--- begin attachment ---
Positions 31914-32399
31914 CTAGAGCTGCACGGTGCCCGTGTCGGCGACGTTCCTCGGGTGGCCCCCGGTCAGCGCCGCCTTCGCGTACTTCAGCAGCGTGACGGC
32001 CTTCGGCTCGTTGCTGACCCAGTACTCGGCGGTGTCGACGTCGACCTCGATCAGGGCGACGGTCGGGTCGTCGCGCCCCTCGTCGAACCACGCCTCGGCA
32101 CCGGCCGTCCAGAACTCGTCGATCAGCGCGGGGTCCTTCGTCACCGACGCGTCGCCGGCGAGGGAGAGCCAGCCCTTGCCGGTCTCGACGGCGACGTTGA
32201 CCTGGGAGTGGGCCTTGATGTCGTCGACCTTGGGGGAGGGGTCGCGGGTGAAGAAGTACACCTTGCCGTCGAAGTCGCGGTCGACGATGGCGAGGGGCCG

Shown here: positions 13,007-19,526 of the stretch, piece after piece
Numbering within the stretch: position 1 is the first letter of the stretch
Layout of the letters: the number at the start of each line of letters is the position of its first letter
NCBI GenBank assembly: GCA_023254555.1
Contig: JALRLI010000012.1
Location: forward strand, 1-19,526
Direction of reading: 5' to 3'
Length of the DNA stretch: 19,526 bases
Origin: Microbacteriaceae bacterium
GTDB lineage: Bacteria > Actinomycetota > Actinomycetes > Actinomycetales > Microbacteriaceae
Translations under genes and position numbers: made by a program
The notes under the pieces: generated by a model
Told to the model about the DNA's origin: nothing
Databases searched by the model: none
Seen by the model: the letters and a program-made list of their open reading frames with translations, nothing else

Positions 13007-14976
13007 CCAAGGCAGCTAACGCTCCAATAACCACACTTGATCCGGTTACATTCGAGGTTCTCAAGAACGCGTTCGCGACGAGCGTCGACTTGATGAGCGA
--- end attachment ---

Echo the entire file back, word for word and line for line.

Positions 31914-32399
31914 CTAGAGCTGCACGGTGCCCGTGTCGGCGACGTTCCTCGGGTGGCCCCCGGTCAGCGCCGCCTTCGCGTACTTCAGCAGCGTGACGGC
32001 CTTCGGCTCGTTGCTGACCCAGTACTCGGCGGTGTCGACGTCGACCTCGATCAGGGCGACGGTCGGGTCGTCGCGCCCCTCGTCGAACCACGCCTCGGCA
32101 CCGGCCGTCCAGAACTCGTCGATCAGCGCGGGGTCCTTCGTCACCGACGCGTCGCCGGCGAGGGAGAGCCAGCCCTTGCCGGTCTCGACGGCGACGTTGA
32201 CCTGGGAGTGGGCCTTGATGTCGTCGACCTTGGGGGAGGGGTCGCGGGTGAAGAAGTACACCTTGCCGTCGAAGTCGCGGTCGACGATGGCGAGGGGCCG

Shown here: positions 13,007-19,526 of the stretch, piece after piece
Numbering within the stretch: position 1 is the first letter of the stretch
Layout of the letters: the number at the start of each line of letters is the position of its first letter
NCBI GenBank assembly: GCA_023254555.1
Contig: JALRLI010000012.1
Location: forward strand, 1-19,526
Direction of reading: 5' to 3'
Length of the DNA stretch: 19,526 bases
Origin: Microbacteriaceae bacterium
GTDB lineage: Bacteria > Actinomycetota > Actinomycetes > Actinomycetales > Microbacteriaceae
Translations under genes and position numbers: made by a program
The notes under the pieces: generated by a model
Told to the model about the DNA's origin: nothing
Databases searched by the model: none
Seen by the model: the letters and a program-made list of their open reading frames with translations, nothing else

Positions 13007-14976
13007 CCAAGGCAGCTAACGCTCCAATAACCACACTTGATCCGGTTACATTCGAGGTTCTCAAGAACGCGTTCGCGACGAGCGTCGACTTGATGAGCGA